IP Editing: Privacy Enhancement and Abuse Mitigation/Improving tools/Local discussions 202006
As a part of the project to build tools to offset potential negative aspects of hiding IP addresses, the team has been reaching out to communities to get an understanding of their local workflows, if they do something we're unaware of and need to address, and to see if they are worried. This is to make sure we get an understanding of the needs and fears of different communities in different situations. All posts were translated into the local languages.
This project is the result of changing norms around what can be done with IP addresses and how information on them can be published. The Wikimedia Foundation is involved in a multi-year project to find solutions to these issues, to not throw IP masking at unprepared communities, where the patrollers and investigators have been given no extra support. This involves discussions on Meta, conversations with especially affected groups – such as the stewards – to understand additional burdens it might mean for them and how we can work to either counter those or, if we can’t, make other work easier so that the total burden doesn’t grow.
- There was limited feedback on the tools, but generally positive feedback on the IP info feature, mixed feedback the finding similar editors tool and mainly scepticism around a database for documenting long-term abusers.
The IP info feature feedback was generally "sounds good", with few specific requests.
- Quote: “Would be good if the masked identities are interrelated if they belong to the same range.”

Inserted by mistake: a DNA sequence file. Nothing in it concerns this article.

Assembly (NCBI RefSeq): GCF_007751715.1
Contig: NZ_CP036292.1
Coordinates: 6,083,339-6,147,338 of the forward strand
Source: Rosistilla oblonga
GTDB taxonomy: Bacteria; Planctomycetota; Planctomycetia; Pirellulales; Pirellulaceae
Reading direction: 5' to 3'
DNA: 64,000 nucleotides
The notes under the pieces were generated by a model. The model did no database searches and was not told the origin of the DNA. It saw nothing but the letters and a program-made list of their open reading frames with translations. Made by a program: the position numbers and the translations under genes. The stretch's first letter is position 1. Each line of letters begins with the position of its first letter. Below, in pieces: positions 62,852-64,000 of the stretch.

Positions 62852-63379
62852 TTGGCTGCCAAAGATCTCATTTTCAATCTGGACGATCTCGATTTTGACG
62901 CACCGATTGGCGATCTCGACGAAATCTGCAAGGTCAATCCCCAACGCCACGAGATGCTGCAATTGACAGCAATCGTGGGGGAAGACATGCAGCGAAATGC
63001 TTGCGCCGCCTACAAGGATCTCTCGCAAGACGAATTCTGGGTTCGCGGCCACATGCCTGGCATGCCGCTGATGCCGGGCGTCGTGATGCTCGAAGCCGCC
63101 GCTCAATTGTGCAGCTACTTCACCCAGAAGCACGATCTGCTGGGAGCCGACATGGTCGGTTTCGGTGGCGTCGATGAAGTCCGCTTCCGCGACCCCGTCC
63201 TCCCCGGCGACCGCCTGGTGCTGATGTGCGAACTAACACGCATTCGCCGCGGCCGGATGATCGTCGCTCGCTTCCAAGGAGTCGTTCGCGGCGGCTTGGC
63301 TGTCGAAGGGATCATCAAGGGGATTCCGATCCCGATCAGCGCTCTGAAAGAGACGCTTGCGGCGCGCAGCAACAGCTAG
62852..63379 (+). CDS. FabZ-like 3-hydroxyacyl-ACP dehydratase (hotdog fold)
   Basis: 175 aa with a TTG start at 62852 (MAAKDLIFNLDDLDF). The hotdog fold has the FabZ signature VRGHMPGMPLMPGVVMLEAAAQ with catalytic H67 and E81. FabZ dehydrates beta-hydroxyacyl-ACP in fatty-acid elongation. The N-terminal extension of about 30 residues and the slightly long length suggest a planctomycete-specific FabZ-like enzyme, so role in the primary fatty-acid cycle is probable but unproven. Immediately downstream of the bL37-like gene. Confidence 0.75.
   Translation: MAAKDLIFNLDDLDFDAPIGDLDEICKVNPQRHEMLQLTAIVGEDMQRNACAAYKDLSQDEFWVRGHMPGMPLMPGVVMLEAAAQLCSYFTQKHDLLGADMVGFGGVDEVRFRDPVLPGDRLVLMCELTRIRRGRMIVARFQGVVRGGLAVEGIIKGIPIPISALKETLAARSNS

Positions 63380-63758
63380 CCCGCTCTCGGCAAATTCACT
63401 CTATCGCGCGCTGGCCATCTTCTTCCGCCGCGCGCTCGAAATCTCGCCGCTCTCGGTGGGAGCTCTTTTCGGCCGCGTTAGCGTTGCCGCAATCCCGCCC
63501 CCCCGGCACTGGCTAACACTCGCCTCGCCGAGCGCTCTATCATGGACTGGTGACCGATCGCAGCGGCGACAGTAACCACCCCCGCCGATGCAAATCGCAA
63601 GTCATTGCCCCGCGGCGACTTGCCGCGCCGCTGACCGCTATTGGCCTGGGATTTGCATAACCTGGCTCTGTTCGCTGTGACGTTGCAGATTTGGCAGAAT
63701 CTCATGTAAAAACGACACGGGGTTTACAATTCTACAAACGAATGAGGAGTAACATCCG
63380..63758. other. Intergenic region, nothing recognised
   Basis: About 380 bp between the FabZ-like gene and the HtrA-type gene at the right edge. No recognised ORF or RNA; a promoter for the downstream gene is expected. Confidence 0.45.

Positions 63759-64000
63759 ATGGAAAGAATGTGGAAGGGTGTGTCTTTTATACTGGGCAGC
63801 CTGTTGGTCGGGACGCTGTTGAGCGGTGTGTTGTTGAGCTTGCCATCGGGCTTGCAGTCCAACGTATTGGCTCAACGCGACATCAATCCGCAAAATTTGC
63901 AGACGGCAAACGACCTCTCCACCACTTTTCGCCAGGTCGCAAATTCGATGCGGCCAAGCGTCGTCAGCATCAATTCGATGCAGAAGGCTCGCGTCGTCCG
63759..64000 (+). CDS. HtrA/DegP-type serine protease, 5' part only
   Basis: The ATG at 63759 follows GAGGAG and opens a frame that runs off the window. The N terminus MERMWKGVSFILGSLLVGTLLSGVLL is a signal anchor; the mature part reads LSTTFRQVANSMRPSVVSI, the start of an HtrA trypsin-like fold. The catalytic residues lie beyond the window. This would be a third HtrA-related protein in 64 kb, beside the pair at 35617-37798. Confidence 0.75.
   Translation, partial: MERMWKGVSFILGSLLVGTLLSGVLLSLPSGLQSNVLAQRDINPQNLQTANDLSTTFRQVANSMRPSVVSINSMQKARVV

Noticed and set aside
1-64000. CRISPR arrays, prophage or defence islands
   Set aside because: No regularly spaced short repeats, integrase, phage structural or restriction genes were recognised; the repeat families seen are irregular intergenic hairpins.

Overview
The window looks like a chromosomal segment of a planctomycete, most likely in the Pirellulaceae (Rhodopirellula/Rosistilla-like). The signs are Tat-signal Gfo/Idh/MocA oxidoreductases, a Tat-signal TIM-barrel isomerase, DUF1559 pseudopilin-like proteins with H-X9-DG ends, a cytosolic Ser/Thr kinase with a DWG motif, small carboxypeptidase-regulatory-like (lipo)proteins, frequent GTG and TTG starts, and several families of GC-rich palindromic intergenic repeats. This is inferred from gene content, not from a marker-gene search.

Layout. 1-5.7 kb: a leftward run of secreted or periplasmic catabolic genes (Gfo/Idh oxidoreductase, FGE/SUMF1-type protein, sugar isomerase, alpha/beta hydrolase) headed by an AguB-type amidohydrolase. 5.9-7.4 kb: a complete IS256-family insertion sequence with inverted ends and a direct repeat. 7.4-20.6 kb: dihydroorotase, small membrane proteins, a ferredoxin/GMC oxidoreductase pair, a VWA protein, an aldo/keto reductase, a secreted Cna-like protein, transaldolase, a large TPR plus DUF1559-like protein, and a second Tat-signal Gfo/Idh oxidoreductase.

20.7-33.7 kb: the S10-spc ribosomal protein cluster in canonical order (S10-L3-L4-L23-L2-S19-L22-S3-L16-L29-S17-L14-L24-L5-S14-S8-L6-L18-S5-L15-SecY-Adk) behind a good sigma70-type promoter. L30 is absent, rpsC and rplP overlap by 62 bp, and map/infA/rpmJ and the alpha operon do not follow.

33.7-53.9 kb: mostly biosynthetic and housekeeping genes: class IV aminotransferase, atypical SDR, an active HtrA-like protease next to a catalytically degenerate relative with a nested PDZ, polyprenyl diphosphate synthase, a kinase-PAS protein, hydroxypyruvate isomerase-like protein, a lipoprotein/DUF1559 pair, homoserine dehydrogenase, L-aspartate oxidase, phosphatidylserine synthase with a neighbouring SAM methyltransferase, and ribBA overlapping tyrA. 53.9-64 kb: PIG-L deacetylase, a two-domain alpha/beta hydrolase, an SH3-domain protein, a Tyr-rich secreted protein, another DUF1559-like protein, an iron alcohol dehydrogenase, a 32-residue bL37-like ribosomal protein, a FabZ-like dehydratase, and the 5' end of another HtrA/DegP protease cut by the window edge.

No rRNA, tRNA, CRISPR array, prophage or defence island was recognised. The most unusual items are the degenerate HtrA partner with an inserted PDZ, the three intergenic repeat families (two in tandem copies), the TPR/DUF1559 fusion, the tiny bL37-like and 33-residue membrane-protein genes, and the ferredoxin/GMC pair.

One editor raised concerns around our ability to train the finding similar editors system properly and that it would exacerbate admin behaviour.
- Quote: “So the system would be based on machine learning about vandal behaviour. There’s a significant risk the system will learn what admins are watching out for. Pages that are heavily watched today will be watched by the technology. To give an example: When administrators revert the removal of “far-right” from descriptions, the machine will learn this is an undesirable behaviour.”
Most editors who commented on the database for long-term abusers thought it wouldn’t be useful. They were concerned about limited access, the local tradition of not writing down information about vandals to avoid feeding and encouraging their behaviour, and the ability to find the right information.
- There was a longer discussion around whether this would mean that we should disallow unregistered users from editing. The consensus was that we should continue to allow unregistered editing and that this was no reason not to.
When asked outright, no one seemed very concerned about this or worried it would threaten the wiki's ability to handle vandals, given persistent aliases for IPs and the ability to do effective range blocks.
- Quote: “Agreed. And IPv6 addresses are impossible to memorise anyway.”
The French Wikipedia had an early exposure to the IP masking conversation back in August 2019 when one of their CheckUsers started a thread, following the launch of the IP masking consultation on meta-wiki. At that time, the key concern of the community was that masking IP posed a great risk to counter-vandalism. The conversation initiated on 19 February 2020 built upon that previous thread while inviting the community to comment on the three key features envisioned: IP details, finding similar contributors and the database of vandal.
Overall, while some still questioned the relevance of masking IP , ,  and wondered whether community inputs would make a difference  , the project and new features received favorable reactions. The envisioned improvements were generally welcomed , ,  though some concerns were voiced regarding the vandal database , and AI-powered suggestions , , .